or Connect
TheCatSite.com › Forums › General Forums › The Cat Lounge › Feeling Discouraged
New Posts  All Forums:Forum Nav:

Feeling Discouraged

post #1 of 17
Thread Starter 
As most of you know, I have a disability. It is not dyslexia even though I thought it was. I do things slowly. I've had a hard time keeping a job because I am too slow or other things that employers tell me. The only job that I had that lasted me a long time was Teltrust. It almost lasted three years until the company closed. Then, I entered school. I am going through Vocational Rehabilitation to learn office skills and they can help me find a good job. It is very discouraging to know I have a disability(I don't really know what it is. They've tested me and the counselor knows so I will ask him)and I can't really be successful in life. I don't ask to be perfect and I would love to do things fast and accurately at the same time. But I have limitations. I am having feelings of depression. How I would love to have a good job, a nice house, a car, and a husband who will understand. I would love to take charge of my life. My mother controls my money since I can't manage it myself. Sorry, I have to vent. But I see many former high school classmates with successful jobs and families and I am divorced, almost unemployed, and without a home of my own. I wish I could be normal!
post #2 of 17

I know how life can be quite discouraging and when there are obstacles to face it can make it seem worse. Even though you have a disability there are things out there that you can do, it may not seem like it right now but there is. It will take time to find it, but in order to do so you need to fully understand what your disability is. Find out what the exact name of it is and do some research on the internet. From the research you can learn more about the disibility and find information about what you can do to make the best life for yourself. There are so many leads that you can get from the internet for your situation, like potential employers or support groups for people with the disibility who provide each other with support and connections for job opportunities.

We are here for you too! Keep your chin up girl. It sounds like you have your mom on your side to help you and that is a great thing. I know there is something out there for you. It may not jump out right in front of you or you may not find it tomorrow or next week, but it's there and be proud of yourself for going to school to make things better for you and your kids!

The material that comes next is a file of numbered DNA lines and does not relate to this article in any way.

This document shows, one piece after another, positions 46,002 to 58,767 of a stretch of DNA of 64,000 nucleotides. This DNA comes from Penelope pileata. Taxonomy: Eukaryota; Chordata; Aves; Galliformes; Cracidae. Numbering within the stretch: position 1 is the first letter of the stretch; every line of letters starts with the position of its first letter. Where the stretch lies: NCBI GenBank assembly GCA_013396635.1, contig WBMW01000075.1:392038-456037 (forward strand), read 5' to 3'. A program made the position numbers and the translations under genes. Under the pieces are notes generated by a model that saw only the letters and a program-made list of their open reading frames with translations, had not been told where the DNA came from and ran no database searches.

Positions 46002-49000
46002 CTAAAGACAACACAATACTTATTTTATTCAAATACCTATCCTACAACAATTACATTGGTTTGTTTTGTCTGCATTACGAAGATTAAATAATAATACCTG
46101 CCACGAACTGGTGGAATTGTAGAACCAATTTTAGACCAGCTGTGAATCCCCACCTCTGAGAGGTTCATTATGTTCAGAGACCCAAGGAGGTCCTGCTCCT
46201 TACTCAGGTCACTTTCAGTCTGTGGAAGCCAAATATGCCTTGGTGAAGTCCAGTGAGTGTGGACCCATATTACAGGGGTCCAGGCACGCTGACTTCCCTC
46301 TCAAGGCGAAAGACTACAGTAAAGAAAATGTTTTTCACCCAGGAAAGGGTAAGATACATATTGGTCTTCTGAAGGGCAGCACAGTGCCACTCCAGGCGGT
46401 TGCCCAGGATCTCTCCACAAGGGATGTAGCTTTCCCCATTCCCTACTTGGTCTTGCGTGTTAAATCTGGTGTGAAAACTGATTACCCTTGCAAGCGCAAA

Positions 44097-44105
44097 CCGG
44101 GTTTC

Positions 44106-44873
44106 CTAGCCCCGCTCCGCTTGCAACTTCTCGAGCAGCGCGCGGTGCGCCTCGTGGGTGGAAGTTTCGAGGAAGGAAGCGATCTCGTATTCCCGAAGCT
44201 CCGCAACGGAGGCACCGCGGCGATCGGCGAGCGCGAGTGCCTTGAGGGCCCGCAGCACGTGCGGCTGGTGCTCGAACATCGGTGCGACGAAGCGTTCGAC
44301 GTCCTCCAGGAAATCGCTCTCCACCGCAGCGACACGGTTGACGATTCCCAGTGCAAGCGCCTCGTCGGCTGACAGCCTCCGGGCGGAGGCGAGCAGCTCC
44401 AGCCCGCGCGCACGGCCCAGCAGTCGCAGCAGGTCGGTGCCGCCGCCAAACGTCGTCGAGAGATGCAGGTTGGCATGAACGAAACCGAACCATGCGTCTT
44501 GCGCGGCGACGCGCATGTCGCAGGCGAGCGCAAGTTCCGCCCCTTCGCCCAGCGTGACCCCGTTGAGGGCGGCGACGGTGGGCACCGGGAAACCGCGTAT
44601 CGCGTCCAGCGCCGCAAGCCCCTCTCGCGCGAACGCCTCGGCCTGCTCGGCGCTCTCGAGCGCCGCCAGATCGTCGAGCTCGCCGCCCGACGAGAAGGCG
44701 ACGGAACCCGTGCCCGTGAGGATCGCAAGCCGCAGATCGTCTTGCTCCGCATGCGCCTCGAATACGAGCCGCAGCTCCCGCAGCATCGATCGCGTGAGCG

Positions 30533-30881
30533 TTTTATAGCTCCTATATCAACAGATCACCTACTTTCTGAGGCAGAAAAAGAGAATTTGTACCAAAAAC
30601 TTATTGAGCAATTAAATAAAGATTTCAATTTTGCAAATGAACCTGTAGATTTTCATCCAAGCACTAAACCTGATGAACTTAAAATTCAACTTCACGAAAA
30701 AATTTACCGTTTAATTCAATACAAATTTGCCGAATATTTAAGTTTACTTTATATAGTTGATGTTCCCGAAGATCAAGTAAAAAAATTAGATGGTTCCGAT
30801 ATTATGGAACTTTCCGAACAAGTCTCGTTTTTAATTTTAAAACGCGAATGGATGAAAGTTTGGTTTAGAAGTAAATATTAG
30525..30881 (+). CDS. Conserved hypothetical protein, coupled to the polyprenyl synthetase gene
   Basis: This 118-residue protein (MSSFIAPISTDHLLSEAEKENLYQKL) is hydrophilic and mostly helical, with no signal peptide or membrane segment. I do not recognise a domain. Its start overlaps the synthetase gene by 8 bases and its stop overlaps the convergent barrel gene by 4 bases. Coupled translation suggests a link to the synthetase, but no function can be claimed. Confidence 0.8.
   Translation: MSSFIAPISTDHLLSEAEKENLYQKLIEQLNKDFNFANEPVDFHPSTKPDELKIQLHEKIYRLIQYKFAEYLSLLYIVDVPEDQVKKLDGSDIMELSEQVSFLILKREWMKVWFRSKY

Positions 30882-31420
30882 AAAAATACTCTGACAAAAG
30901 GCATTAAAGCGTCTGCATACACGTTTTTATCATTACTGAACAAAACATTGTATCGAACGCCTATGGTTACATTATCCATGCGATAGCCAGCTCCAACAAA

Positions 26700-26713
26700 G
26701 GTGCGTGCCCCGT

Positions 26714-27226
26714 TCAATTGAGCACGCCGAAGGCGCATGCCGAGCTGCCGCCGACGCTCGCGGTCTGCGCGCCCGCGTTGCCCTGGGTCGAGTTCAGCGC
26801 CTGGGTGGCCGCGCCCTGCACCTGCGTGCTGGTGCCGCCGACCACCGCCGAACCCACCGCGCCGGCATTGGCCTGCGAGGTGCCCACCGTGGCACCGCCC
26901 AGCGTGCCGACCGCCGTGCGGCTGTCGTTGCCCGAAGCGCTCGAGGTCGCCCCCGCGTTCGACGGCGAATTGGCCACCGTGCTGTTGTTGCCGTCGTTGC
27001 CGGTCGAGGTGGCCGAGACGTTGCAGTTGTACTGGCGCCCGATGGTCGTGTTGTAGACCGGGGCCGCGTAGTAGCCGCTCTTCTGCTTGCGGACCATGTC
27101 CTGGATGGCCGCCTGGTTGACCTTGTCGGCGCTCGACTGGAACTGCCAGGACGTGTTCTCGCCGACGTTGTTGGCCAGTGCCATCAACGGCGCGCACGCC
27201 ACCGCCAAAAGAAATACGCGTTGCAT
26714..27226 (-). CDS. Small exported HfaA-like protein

post #3 of 17
Alicia, I'm so sorry you are having a difficult time. I think you are taking control of your life by taking the courses to learn skills you can use! You are a beautiful person regardless of the hurdles you have to face in life. We all know that here, and your mother and children know that too.

I agree with Sabra - research everything you can about your disability, and discuss it with future employers. They can't discriminate against you because you have a disability - that's what the ADA is all about. Research the Americans with Disabilities Act (ADA) too and find out what the laws are, and if there are any benefits or programs you may qualify for to help you get on top of your game.

We are all here for you. No worries about venting, we've all been frustrated with our station in life at one time or another.
post #4 of 17
I know how difficult it can be to have a disability because my son was diagnosed by the Mayo Clinic as having ADHD which is Attention Deficiet Hyperactivity Disorder. A lot of people don't think this is a real disorder because kids are misdiagnosed so often, but it is.

Finding out exactly what your disability is, and doing research on it will help. There might even be some support groups in your area for people with your disability, and you would be able to learn how others have coped and how they have worked to overcome problems.

Having ADHD has caused my son to have difficulties in life also, so I do understand your discouragement. But by going back to school you have taken some positive steps toward having the life you want and that's something to be proud of!!!

We are here for you whenever you need us.
post #5 of 17